January 9, 2004 -- People like to party. Many people will find any excuse for a spontaneous party; others prefer to plan their parties in advance. Wondering if there will be a festival taking place in your next vacation destination? Or do you just want to enjoy the World Cow Chip Throwing Championship in Oklahoma in April? Turn to Festivals.com, the global resource for festivals and other cheerful events.
Festivals.com isn't perfect; when we asked their Web site for the best cultural events, it spat back a long list of festivals whose time had mostly passed. And we know it's missing many events here in our hometown of New York. But it's the biggest and best global destination for finding a festival on any topic, in any location in the world. If you have specific travel plans, you can always turn to the tourism office for your destination for more information.
This month alone, there's a lettuce festival in Yuma, Arizona, an Art Deco architecture festival in Miami Beach, a roast pig festival in Louisiana, and a huge winter festival in central Wisconsin. We find that the best way to search the site (www.festivals.com) is to click the "Search" button, and then "Search by Location" picking a state or country then a month.
A Four-Month Party: Barcelona's Forum 2004
One of the world's biggest festivals will be in Spain next year, and I heard an earful about it when I was in Barcelona in November. From May 9 to September 26, Barcelona will be taken over by "Forum 2004," an extraordinary event that will bring uncounted thousands of people to the city for a summer of concerts, performances, speeches and exhibitions.
Think of the Forum as the ultimate celebration of an optimistic, vaguely leftist perspective. The five-month festival is devoted to the themes of cultural diversity, sustainable development, and "conditions for peace."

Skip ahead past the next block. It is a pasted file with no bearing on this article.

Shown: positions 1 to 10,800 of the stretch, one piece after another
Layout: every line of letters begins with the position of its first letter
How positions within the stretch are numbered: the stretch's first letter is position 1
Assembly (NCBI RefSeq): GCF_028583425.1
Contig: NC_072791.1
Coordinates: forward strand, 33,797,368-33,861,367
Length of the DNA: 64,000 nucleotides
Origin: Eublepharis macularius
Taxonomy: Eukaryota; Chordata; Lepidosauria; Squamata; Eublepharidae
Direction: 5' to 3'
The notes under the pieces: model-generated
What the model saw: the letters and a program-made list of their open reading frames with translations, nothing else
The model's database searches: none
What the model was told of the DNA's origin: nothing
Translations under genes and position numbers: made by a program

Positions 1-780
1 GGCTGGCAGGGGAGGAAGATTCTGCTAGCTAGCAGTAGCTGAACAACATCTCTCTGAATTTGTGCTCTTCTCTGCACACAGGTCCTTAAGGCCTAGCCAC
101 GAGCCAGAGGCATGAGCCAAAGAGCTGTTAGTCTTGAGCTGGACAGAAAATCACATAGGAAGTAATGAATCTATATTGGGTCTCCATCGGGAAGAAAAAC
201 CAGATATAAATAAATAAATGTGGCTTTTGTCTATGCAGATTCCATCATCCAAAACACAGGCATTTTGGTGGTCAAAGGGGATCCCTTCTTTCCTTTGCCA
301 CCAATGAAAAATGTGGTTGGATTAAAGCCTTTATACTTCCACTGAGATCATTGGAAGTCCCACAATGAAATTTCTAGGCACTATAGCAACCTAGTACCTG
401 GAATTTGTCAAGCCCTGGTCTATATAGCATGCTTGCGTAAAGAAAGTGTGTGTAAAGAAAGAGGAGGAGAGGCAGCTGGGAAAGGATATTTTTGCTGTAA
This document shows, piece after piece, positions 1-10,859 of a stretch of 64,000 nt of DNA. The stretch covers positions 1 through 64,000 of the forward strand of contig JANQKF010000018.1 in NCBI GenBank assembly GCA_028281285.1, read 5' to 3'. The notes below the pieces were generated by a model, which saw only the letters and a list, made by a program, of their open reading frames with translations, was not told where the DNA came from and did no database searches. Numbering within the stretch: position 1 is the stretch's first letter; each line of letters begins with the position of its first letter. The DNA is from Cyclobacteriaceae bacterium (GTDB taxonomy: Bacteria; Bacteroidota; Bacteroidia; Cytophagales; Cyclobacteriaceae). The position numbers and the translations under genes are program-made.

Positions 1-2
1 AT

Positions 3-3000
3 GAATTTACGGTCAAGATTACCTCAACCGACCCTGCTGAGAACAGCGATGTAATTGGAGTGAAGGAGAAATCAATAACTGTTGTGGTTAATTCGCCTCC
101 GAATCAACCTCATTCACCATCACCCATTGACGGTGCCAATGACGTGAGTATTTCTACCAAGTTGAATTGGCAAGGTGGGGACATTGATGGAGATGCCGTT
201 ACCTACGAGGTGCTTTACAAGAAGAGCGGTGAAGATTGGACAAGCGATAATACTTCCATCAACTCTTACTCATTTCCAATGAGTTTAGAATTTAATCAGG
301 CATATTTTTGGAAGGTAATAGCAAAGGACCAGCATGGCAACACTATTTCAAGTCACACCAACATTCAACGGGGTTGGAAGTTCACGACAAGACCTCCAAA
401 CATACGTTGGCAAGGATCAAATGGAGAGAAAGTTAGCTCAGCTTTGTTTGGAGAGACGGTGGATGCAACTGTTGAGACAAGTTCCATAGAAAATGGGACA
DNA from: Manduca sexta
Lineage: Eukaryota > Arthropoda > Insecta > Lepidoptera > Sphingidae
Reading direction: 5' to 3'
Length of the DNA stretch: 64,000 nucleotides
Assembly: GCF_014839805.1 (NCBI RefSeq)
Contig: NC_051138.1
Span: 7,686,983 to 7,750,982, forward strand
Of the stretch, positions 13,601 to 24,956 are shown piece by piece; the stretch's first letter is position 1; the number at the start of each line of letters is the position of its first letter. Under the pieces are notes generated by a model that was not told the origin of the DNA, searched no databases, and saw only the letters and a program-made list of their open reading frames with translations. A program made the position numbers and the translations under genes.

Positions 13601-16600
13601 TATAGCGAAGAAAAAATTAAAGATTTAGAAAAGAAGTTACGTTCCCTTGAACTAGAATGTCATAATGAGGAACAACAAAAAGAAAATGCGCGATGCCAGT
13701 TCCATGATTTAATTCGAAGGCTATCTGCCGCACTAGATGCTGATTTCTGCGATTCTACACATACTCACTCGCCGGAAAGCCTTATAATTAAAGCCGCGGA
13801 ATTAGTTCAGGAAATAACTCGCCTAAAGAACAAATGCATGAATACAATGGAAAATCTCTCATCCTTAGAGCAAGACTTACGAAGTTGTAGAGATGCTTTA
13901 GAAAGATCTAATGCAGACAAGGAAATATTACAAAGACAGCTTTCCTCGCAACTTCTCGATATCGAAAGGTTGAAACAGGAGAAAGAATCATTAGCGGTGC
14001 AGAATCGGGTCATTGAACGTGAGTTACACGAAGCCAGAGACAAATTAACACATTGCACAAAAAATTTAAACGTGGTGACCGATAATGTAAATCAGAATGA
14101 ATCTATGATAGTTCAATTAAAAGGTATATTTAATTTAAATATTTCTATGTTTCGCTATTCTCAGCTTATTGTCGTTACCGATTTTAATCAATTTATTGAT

Exhibitions will cover topics like human rights, biodiversity, "Water For Everyone" and "Ethical Banking." The four biggest exhibitions will explore the interaction of people with their environment. One, called "Cities-Corners," claims to be "a tribute to the city as a motor of social, cultural and political exchange."
Markets will sell recycled and "fair trade" goods, stuff that's been acquired without oppressing the third-world farmers and craftspeople who made it.
Less didactically, the period will feature 423 concerts by 170 different musical groups from all over the world, puppet shows, parties, and theater and dance shows pretty much every night.
Lest you think this is all about cuddly righteousness, there's some filthy lucre involved. The Forum has become the impetus for the development of an entirely new neighborhood, 22@, on new landfill by the seashore east of downtown. The city's new convention center, a slew of four- and five-star business hotels, a port, a gigantic plaza and two open-air theatres are dusted across the new land, which also has its own subway station. After the Forum ends, Barcelona aims to draw conventioneers and their business-suited cash to the area.
Even if you never set foot in the Forum zone, the festival will be impossible to avoid. Forum organizers promise to spread theatrical events across the many plazas of Barcelona, and you're sure to see some on the Ramblas. From June 12-15, a 'Festival of the Sea' will bring hundreds of boats to the waterfront for a celebration of "maritime culture."
For more details, such as ticket prices and schedules, see www.barcelona2004.org.The one thing that's certain about the Forum is that hotel rates (and probably airfares as well) will shoot up during the period, so inquire about bookings as soon as you can.
To catch up on other readers' opinions and suggestions for finding festivals, check out this recent thread on our Message Boards. Click here to go there.